Exposure to infection in the womb increases risk of autism and depression, study says

Children born to women who had a severe infection during pregnancy, such as sepsis, flu or pneumonia, show an increased risk of autism spectrum disorder and...

Posted: Mar 6, 2019 1:17 PM

Children born to women who had a severe infection during pregnancy, such as sepsis, flu or pneumonia, show an increased risk of autism spectrum disorder and depression, new research finds. Yet those exposed to even a relatively minor urinary tract infection in utero also experienced an increased risk of such disorders.

Women should "make sure you have your influenza vaccination in pregnancy," said Dr. Kristina Adams Waldorf, co-author of the study and a professor of obstetrics and gynecology at the University of Washington School of Medicine in Seattle.

Although the flu shot is safe for pregnant women, coming down with the illness during pregnancy "can be very dangerous for your baby's mental health and brain development," she said.

Autism and depression, not bipolar disorder

Adams Waldorf and her colleagues analyzed patient data from Sweden's national health registry, specifically looking at information "for the entire population of pregnant women that were hospitalized between 1973 and 2014," she said. "And then we had up to 41 years of follow-up on those children that stayed in Sweden."

In total, they looked at the records of 1,791,520 children and, using hospitalization codes, identified those who'd been exposed to their mother's infection in utero.

The study was published Wednesday in the journal JAMA Psychiatry. The results, Adams Waldorf said, were "very surprising."

Children born to mothers with an infection during pregnancy had a 79% increased risk of an autism diagnosis and a 24% increased risk of a depression diagnosis as adults, the researchers found. They also saw "an increased risk of suicide in those children that had been exposed to infections in utero," Adams Waldorf said, adding that this association made the depression findings "much stronger."

The increased risk level for autism and depression was detected regardless of whether fetal exposure was to a severe infection -- such as sepsis, flu, pneumonia, meningitis or encephalitis, chorioamnionitis (an infection of the placental tissues) or pyelonephritis (a severe kidney infection) -- or a urinary tract infection.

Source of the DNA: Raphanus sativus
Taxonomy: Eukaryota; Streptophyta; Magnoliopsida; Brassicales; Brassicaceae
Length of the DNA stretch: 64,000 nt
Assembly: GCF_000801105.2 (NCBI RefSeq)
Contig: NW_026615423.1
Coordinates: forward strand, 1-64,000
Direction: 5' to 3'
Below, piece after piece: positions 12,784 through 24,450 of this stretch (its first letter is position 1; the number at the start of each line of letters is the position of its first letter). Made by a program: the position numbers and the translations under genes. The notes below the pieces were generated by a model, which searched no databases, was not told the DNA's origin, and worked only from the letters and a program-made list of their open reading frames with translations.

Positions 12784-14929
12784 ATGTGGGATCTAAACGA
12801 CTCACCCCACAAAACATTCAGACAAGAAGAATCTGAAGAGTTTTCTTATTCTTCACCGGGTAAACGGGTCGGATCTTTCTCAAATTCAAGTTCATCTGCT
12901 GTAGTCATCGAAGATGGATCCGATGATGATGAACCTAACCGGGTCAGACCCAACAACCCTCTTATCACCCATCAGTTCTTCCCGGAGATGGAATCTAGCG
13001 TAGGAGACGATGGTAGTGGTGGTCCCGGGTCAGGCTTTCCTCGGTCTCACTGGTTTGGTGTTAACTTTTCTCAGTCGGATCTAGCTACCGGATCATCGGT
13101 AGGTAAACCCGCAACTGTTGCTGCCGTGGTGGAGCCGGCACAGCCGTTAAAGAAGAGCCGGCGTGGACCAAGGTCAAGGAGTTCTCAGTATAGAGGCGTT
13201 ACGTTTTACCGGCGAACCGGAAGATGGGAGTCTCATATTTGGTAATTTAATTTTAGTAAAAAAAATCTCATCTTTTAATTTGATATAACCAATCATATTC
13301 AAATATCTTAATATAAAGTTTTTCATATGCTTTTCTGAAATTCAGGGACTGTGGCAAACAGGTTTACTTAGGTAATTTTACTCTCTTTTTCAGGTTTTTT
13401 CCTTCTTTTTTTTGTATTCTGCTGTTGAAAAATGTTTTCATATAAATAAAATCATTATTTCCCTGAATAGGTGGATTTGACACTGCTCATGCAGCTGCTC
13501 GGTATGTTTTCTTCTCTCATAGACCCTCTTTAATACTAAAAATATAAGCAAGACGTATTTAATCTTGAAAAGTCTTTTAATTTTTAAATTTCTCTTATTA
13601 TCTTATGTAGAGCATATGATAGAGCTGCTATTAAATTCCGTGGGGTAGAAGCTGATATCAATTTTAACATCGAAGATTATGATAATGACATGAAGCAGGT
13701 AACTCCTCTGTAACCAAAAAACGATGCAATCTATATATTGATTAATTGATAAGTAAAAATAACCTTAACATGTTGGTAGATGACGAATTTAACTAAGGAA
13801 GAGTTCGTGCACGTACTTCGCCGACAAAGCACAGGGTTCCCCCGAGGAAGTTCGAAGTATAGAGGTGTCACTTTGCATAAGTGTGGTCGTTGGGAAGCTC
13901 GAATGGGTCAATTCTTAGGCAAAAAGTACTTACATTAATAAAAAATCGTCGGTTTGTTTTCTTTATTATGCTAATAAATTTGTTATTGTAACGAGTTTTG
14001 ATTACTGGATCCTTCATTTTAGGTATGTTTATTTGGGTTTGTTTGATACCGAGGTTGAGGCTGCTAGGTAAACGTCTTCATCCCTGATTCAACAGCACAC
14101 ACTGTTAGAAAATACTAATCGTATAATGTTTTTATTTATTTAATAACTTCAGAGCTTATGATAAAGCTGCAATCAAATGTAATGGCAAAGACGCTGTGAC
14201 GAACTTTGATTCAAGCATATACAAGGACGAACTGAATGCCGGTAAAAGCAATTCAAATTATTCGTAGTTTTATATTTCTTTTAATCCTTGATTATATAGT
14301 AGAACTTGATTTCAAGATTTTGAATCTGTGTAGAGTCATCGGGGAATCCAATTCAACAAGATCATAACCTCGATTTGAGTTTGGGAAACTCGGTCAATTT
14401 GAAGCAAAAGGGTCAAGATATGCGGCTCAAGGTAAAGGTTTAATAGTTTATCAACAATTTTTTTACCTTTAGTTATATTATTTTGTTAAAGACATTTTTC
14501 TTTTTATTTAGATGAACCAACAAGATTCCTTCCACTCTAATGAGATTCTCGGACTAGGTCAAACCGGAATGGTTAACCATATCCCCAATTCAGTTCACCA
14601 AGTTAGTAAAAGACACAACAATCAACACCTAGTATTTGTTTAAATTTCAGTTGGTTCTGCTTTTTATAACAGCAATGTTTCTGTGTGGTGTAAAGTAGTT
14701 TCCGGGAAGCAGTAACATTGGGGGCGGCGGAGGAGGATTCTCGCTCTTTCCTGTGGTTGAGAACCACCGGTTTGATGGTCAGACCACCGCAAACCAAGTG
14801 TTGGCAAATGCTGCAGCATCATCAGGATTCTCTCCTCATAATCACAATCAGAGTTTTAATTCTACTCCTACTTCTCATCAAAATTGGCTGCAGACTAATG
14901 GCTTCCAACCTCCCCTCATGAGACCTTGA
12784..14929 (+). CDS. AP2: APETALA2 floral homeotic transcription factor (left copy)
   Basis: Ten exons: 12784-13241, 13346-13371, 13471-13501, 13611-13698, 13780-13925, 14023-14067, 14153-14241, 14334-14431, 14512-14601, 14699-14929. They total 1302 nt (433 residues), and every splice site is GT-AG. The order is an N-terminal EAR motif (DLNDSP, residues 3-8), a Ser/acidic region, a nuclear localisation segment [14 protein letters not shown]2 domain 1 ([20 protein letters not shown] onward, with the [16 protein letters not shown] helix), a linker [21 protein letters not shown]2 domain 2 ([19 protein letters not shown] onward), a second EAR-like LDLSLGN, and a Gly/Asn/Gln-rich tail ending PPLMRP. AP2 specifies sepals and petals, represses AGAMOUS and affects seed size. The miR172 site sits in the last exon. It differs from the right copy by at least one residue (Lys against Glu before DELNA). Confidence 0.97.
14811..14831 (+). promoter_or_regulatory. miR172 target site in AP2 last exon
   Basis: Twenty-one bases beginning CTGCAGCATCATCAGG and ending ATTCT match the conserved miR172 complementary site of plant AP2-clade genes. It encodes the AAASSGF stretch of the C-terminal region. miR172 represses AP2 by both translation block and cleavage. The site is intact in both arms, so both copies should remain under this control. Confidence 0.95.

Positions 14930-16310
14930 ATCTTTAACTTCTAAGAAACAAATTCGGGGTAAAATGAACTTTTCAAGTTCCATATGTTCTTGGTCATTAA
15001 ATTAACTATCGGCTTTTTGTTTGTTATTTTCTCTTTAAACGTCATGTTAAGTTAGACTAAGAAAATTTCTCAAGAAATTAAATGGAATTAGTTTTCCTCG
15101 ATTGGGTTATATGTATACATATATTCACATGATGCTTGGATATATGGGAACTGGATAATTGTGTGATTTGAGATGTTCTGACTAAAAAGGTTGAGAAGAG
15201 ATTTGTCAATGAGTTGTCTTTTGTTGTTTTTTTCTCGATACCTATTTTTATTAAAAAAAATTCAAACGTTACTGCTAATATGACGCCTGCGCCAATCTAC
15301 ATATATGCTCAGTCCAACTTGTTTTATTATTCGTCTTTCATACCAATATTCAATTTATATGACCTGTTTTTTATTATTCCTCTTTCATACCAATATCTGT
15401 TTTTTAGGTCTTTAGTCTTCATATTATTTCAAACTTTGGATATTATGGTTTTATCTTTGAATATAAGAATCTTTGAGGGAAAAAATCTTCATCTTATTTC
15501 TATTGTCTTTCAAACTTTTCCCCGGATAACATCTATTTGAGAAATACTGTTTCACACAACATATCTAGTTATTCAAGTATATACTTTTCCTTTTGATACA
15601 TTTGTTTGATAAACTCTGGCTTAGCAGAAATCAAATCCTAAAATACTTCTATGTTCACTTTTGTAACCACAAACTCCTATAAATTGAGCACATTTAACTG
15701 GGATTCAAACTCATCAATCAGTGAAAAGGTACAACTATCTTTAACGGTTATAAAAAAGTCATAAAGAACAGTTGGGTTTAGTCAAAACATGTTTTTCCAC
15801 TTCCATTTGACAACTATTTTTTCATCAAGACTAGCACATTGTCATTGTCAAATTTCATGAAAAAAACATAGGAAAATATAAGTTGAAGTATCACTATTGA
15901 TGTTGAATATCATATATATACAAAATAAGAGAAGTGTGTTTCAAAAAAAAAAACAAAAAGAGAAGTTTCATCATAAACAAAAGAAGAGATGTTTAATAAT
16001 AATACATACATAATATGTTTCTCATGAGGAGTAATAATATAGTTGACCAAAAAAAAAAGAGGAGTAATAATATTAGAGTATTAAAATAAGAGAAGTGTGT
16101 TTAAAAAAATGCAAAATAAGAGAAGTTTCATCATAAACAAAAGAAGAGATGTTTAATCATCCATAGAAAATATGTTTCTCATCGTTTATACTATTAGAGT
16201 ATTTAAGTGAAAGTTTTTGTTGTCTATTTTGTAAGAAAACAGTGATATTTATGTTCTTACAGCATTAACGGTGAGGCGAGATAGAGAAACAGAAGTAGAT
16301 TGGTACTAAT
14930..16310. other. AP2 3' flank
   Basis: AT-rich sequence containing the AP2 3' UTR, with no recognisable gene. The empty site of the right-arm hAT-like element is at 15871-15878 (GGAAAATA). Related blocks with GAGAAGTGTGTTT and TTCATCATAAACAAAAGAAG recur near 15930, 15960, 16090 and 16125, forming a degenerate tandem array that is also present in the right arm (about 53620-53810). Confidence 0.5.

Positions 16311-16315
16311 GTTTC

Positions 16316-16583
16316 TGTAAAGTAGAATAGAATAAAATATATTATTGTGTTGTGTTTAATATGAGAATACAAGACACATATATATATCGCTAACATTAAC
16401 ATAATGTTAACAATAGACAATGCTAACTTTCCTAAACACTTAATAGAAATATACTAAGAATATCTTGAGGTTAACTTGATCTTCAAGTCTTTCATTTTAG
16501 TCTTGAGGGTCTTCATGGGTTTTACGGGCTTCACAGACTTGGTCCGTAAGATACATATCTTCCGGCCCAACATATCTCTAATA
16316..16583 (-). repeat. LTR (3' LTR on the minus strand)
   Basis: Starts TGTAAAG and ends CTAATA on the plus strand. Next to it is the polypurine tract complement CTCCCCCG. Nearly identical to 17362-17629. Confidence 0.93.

No increased risk of bipolar disorder or psychosis, including schizophrenia, was seen among those exposed to infection during fetal development, the study showed.

"We need more research into understanding the inflammation that occurs in the urinary tract infection and how it might impact the fetus," Adams Waldorf said. More research is also needed on areas of the fetal brain that are extremely vulnerable to damage from infection and inflammation.

"The hippocampus is a very vulnerable part of the brain that is targeted by Zika virus infection but may be vulnerable to other infections as well," she said, explaining that this brain region "plays a key role in social and emotional functioning."

Sensitive periods in brain development

Margaret McCarthy, a neuroscientist and professor at the University of Maryland School of Medicine, said the study is "astonishing" in terms of both the number of subjects and the length of time. "To my knowledge, this is the largest and most comprehensive study of in utero infections and the health outcomes for the offspring," said McCarthy, who had no role in the new research.

The fact that both severe infection and urinary tract infection conferred the same level of risk "highlights that there's something very subtle that can be very profound in brain development, and it probably has to do with sensitive periods in brain development that we don't understand yet," she said.

In her own research on sex differences and brain development, she found that a lot of immune system signaling "sculpts" the male brain during development. "And we have speculated that this increases their risk for neurodevelopmental or neuropsychiatric disorders like ADHD, autism, et cetera." Yet, she added, studies have shown that both boosting inflammatory molecules (due to an illness or infection) or dampening them all the way down (by treating an illness or infection with certain medicines) may have deleterious effects on brain development.

"Brain development is really complicated, and things that we think are relatively benign sometimes aren't, because we still don't understand just a lot of the basic signaling molecules that are involved," she said.

Dr. Alan S. Brown, a professor of psychiatry and epidemiology at the Columbia University Medical Center, said in an email that "overall, the investigators have done a commendable job." However, he also noted that the "findings could also be influenced by treatment-seeking behaviors."

A previous study from Taiwan showed that treatment for infection in the third trimester was related to autism risk, explained Brown, who was not involved in the new study.

"Starting in the 1990s, we demonstrated that prenatal exposure to several pathogens including rubella, influenza and toxoplasmosis are related to risk of schizophrenia," he said of his own research. "In more recent work, we showed that prenatal influenza was related to bipolar disorder."

Brown believes the new study provides more evidence for "relationships between prenatal infection and autism and opens up a potential new avenue of exploration regarding prenatal infection and depression."

McCarthy said, "I don't think pregnant women should panic. Try to avoid any kind of infection; avoid it if you can, and if you do have to treat it, treat it judiciously."

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